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Sterling starts well

On a day-to-day basis the pound has made a promising start to 2017. Compared with Friday morning's levels it is ahead against all but the Canadian dollar. In several ways the opening shots in the Far East today represented a reversal of last week's (in)action.

In the last week of December the South African rand topped the table three times and the Canadian dollar vied with sterling for custody of the wooden spoon. This morning it is the Loonie that leads the way with an advantage of two thirds of a cent over second-placed sterling while the rand languishes at the back of the bunch. The US dollar, which also had an uninspiring end to last year, is close behind the leading pair.

The lesson here is not that investors are setting the stage for sterling's glorious renaissance, rather that the motiveless wanderings of the intra-holiday period are being smoothed out. Only when financial markets get back into their full swing will there be any indication of how investors might be setting out their stall for 2017.

Global economy starts well

While much of the world was sleeping off its new year hangover the opening shots were fired in the monthly PMI battle. Purchasing managers' indices from China, Europe and Australia gave no cause for alarm and some of them even raised a smile.

The numbers from China were on average better than expected, if only because the Caixin manufacturing PMI was a full point ahead of forecast at 51.9, making up for the shortcomings of the other two Chinese measures. Sweden and Germany both put in stronger manufacturing numbers. The only disappointment, if it can be called that, was the 49.3 from Greece, which drew attention to the risks of fighting economic stagnation with fiscal austerity.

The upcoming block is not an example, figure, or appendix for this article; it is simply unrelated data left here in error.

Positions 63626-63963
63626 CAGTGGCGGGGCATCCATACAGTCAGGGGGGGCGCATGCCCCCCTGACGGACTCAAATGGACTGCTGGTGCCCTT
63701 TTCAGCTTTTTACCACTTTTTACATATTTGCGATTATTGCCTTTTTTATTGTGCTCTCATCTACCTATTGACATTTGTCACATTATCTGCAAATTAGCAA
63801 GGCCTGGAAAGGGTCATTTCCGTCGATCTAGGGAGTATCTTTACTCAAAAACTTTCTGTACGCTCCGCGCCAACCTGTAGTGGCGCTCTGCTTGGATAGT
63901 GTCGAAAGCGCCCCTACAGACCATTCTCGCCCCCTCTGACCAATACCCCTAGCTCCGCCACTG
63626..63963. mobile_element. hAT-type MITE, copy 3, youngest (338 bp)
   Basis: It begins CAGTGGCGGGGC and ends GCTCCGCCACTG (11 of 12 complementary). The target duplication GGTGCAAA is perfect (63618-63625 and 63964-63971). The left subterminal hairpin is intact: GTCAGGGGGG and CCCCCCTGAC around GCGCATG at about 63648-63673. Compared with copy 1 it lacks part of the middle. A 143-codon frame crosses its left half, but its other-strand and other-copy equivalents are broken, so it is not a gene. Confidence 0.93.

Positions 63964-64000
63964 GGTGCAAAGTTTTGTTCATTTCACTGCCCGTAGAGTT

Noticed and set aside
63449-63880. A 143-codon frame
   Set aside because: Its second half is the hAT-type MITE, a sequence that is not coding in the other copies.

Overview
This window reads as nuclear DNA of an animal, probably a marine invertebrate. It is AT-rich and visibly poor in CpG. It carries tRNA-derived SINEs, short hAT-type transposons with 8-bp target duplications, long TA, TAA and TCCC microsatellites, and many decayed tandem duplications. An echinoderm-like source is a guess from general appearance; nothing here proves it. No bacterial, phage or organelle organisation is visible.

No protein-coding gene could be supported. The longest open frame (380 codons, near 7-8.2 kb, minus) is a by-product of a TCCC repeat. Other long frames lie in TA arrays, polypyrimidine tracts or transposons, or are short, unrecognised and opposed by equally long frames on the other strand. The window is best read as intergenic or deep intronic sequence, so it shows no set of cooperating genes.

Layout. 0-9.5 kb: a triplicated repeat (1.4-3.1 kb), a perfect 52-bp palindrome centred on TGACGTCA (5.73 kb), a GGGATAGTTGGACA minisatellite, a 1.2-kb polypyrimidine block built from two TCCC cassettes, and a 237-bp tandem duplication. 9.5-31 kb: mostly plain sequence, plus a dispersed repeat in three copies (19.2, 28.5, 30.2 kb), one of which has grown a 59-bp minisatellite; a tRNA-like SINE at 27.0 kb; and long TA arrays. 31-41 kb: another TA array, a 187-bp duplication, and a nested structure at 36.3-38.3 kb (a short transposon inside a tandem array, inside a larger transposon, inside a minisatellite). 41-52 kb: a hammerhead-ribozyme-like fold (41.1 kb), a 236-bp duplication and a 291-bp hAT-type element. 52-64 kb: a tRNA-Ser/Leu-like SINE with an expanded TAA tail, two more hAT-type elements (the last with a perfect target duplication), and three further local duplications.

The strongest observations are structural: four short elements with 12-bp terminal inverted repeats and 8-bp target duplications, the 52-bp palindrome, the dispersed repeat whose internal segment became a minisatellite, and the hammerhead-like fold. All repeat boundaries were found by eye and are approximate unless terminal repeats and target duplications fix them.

The Business in Britain paper published this morning by Lloyds bank showed a moderately upbeat attitude among UK companies. Confidence had improved from six months earlier and businesses were more optimistic about export sales. They were nevertheless cautious about hiring and capital spending prospects. Business confidence is highest among firms involved in manufacturing, hospitality and leisure.

More PMIs

There are manufacturing PMIs to come today from Switzerland, Britain, Canada and the States. The UK figure is projected to come in half a point lower on the month at 53.0. There are also unemployment and inflation data from Germany as well as the GDT index of New Zealand dairy prices.

It is worth reminding that the monthly PMI numbers are watched closely by investors because they are, to a large extent, forward-looking They are compiled from the results of surveys that ask companies about such things as output, new orders, stocks, inventories of finished goods, input and output prices, employment and expectations for activity. 

In contrast with figures such as gross domestic product, which measure what was going on a month ago or more, the PMIs aim to provide a steer on what comes next.